A former paper factory in the lively Norwegian town of Vestfossen was by chance stumbled upon by Norwegian artist and death obsessed Morten Viskum in 2001.
Known for his morbid choice of materials, Viskum created a shockwave in the Norwegian art scene in 1995 with one of his early works Newborn rats on olive jars. His most famous work to date is a series called The Hand that Never Stopped Painting, in which he uses a severed hand as a brushstroke to make paintings with animal blood.
Exceptional Norwegian Contemporary Art Gallery
The factory was founded in 1886 and closed down in 1973. It was not in use for almost 30 years, until the artist Morten Viskum bought it in 2001.
Between 2001 and 2003, the refurbishment of the old dilapidated factory took place, and the result became a compelling example of the reuse of old architecture, and provides an interesting scene and juncture for history and modern art.
Vestfossen Kunstlaboratorium (“art laboratory” in English) was officially opened in 2003. The blank walls with peeling paint, spare brick walls and rusty banisters from the original factory have remained untouched, radiating a sense of casualness and, not least, hipness, which makes the gallery cafe in the entrance hall instantly like a hip cafe you can easily find in East London or Berlin.
In 2005, the center also launched a new exhibition space for individual artist presentations, Galleri Star, which has since sported exhibitions by renowned artists such as Sally Mann, Louise Bourgeouis and Alex Katz.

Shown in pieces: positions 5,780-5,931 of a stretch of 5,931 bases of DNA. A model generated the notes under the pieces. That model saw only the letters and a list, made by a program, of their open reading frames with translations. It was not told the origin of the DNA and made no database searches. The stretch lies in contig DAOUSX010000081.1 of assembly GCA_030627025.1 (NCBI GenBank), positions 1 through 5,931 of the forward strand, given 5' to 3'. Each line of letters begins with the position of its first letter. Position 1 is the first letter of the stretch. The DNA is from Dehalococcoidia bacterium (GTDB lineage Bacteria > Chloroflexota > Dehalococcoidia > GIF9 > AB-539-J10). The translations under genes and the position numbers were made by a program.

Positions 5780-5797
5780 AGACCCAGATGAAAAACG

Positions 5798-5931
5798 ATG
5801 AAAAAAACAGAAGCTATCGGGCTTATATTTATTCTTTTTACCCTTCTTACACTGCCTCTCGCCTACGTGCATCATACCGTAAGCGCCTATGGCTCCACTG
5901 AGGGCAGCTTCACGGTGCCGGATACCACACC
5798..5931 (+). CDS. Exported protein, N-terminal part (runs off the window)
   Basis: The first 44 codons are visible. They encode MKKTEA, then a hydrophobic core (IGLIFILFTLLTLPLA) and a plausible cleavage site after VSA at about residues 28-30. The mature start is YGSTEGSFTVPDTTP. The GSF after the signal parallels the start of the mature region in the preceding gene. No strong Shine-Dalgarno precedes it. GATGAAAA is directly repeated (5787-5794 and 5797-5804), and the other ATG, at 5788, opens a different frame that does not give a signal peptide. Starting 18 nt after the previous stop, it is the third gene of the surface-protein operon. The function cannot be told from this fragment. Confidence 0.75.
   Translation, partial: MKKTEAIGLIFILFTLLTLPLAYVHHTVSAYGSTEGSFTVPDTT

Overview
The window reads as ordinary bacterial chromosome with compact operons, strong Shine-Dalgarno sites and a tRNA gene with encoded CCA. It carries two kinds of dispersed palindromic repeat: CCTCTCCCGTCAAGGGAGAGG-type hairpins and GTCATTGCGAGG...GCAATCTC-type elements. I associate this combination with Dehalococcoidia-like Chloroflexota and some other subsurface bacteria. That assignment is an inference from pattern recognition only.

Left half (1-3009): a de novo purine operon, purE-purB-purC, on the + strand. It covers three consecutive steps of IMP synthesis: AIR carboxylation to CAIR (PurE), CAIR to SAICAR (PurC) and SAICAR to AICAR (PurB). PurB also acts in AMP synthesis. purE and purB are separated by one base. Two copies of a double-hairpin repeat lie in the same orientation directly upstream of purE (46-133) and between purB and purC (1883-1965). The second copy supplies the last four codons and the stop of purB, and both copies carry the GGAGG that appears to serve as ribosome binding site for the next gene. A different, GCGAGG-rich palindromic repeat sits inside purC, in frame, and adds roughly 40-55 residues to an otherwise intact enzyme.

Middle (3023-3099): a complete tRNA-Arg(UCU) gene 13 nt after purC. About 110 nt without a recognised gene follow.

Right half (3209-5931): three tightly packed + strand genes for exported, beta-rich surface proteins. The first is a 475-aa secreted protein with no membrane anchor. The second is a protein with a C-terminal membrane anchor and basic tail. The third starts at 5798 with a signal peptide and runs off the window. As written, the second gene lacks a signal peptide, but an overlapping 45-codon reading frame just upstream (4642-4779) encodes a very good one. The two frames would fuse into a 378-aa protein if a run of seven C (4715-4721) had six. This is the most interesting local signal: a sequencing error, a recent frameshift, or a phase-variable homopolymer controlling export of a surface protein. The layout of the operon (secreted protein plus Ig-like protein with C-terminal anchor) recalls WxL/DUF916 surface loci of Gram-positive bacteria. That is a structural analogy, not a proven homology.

Capital of Culture
Dubbed the Capital of Culture, Vestfossen started investing in culture after the millennium, an initiative which attracted several art institutions to establish themselves in the area. Vestfossen Kunstlaboratorium exhibits contemporary art by Norwegian as well as international artists.
From May to October every year, contemporary art exhibitions adorn the rough-looking exhibition spaces at Vestfossen Kunstlaboratorium, located in the old factory buildings having as a goal to make art interesting and available to everyone. With its unique and rough character the building itself is a significant and successful example of the reuse of older architecture, and provides an interesting historical frame for the artistic expressions of our own time.
The background of its founder and its remote, obscure location pretty much sum up its unique positioning: an 1800-square-meter art space that displays works from artists from all over the world. It puts an equal emphasis on Norwegian artists; it’s similar to Kunstnernes Hus in Oslo, but it actually feels more internationally minded and less like a formal art institute, probably thanks to the derelict industrial interiors.
Art in a Rucksack
“Art in the Rucksack” is Vestfossen Kunstlaboratorium’s program for and collaboration with “The Cultural Rucksack”, which is a nationally initiated program for art and culture provided for children in Norwegian schools. Vestfossen Kunstlaboratorium wishes to offer a versatile educational program for all age groups within the school system and structures the lectures in close collaboration with the schools that wishes to partake in the program.
Vestfossen Kunstlaboratorium is well worth a visit — absolutely perfect for an art day trip. Vestfossen is a village close to Drammen with a population of around 300, an hour away from Oslo, beautifully surrounded by picturesque nature.
Exceptional Norwegian Contemporary Art Gallery, written by Tor Kjolberg